Labour’s shadow Home Secretary, Diane Abbott, was speaking to Nick Ferrari to announce the party’s new plans for policing and crime when at one point, she claimed that the policy of implementing 10,000 additional police officers would cost £300,000 - the equivalent of an annual salary of £30.00 per police officer. Ms Abbott then tried to clarify the cost of the policy, stating that it would cost “about £80m”. Labour leader, Jeremy Corbyn confirmed later that day that the policy would cost £300m, saying that he was “not embarrassed” by the interview on LBC that was dubbed a “car crash” by users online.
Ms Abbott suffered another embarrassing television interview, this time on Sky News, whilst discussing the report by Lord Harris on improving London’s ability to respond to a terrorist attack. She told Dermot Murnaghan of Sky News that she would “revisit the report” but, when asked about which section she would revisit, the Labour MP told him: "Well I think it's just about preparedness and resilience."
On the 7th of June, the Labour party confirmed that Diane Abbott would be taking a break from campaigning as she “was not well” and shadow minister Lyn Brown is to stand in for Ms Abbott who couldn’t attend two media appearances on Tuesday 6th June.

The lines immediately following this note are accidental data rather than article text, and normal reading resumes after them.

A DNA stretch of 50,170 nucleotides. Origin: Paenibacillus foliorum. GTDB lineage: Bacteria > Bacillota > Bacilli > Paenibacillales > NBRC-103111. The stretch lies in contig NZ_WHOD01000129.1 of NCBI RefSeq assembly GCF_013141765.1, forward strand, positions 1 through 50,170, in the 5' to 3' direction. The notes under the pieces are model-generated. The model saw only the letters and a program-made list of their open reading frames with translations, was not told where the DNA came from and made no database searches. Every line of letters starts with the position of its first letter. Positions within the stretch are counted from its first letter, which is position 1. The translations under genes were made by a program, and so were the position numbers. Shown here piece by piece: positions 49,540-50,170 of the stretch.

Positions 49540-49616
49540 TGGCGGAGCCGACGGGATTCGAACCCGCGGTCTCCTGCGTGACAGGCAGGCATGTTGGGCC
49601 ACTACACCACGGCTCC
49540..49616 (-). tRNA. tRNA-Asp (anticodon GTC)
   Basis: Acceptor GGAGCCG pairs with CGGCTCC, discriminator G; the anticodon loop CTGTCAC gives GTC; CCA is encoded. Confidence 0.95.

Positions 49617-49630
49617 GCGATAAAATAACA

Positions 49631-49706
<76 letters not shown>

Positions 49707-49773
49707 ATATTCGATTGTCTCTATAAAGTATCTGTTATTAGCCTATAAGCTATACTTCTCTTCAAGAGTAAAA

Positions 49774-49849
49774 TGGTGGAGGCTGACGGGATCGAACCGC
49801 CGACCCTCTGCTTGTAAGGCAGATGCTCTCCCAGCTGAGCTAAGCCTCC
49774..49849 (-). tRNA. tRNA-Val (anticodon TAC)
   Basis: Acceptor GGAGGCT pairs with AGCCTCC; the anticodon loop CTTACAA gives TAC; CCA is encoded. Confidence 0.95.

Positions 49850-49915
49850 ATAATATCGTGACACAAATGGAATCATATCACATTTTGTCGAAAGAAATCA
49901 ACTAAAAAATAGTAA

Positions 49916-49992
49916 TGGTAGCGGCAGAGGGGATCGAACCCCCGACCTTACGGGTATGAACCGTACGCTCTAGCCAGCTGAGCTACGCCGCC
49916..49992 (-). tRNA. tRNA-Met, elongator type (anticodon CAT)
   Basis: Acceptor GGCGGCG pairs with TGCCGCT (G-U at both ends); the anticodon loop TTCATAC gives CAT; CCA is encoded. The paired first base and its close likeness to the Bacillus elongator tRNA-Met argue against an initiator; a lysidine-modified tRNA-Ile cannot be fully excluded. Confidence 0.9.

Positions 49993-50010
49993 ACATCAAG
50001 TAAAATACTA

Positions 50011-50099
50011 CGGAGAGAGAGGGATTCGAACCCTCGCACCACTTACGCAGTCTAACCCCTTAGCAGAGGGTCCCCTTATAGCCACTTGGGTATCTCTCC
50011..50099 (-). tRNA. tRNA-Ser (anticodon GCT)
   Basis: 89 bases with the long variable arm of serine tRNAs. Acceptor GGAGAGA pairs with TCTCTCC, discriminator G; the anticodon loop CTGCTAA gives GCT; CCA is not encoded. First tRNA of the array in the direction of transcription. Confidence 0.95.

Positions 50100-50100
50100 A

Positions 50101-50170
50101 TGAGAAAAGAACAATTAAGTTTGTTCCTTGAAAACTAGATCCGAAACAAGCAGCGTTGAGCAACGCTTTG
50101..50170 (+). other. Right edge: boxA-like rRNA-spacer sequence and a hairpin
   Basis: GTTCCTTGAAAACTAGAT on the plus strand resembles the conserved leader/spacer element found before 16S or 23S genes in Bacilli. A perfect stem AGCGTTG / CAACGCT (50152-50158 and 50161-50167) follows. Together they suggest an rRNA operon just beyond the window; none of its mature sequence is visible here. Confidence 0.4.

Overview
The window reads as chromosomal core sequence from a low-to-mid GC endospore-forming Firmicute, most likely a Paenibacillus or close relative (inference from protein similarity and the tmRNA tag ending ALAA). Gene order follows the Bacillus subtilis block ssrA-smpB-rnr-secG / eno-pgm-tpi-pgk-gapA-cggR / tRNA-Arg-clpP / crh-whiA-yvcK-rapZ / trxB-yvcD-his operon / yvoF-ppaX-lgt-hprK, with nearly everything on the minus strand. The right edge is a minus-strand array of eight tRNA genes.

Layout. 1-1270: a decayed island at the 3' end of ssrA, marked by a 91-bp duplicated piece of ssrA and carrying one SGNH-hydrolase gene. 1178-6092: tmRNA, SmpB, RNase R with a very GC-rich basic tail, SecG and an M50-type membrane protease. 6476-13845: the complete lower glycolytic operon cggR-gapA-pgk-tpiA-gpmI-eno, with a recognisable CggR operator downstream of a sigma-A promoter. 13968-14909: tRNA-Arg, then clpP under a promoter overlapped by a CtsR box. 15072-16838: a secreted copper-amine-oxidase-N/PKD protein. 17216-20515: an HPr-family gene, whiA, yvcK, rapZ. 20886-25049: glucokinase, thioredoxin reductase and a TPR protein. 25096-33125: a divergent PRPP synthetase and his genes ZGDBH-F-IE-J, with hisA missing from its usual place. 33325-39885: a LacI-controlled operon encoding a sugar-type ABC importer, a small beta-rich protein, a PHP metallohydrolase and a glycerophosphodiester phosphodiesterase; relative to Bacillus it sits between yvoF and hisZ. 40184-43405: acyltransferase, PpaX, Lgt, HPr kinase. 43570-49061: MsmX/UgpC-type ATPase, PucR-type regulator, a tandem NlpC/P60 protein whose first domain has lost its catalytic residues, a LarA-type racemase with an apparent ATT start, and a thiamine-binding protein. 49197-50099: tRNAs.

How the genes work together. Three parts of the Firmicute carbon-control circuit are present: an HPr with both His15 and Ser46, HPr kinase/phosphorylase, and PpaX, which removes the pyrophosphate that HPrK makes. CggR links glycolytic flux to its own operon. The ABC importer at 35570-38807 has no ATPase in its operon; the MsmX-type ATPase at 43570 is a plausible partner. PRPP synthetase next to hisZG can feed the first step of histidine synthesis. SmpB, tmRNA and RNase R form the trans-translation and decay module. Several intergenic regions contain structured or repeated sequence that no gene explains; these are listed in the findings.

5. Political Advertising
The 2017 General Election has seen a rise in parties using social media companies to target a demographic of people with specially designed advertisements that have been developed with the psychology of an individual taken into consideration. This has led to an array of highly personal and targeted ads popping up on people’s Facebook feeds in an attempt to influence their political views.
Whilst this new breed of advertising has proved to be effective and powerful, in my opinion the most provoking and striking advertisement by a political party was one commissioned by the Liberal Democrats (see above)). The controversial poster was launched by Vince Cable who said that the Conservatives had “adopted” UKIP’s stance on Brexit and Farage’s warm view of US president Donald Trump. He mentioned the Conservative manifesto, which had a focus on reducing net migration to the tens of thousands, and the Lib Dems’ economics spokesperson said that this is evidence of the Conservatives following Farage in wanting to “keep foreigners out”.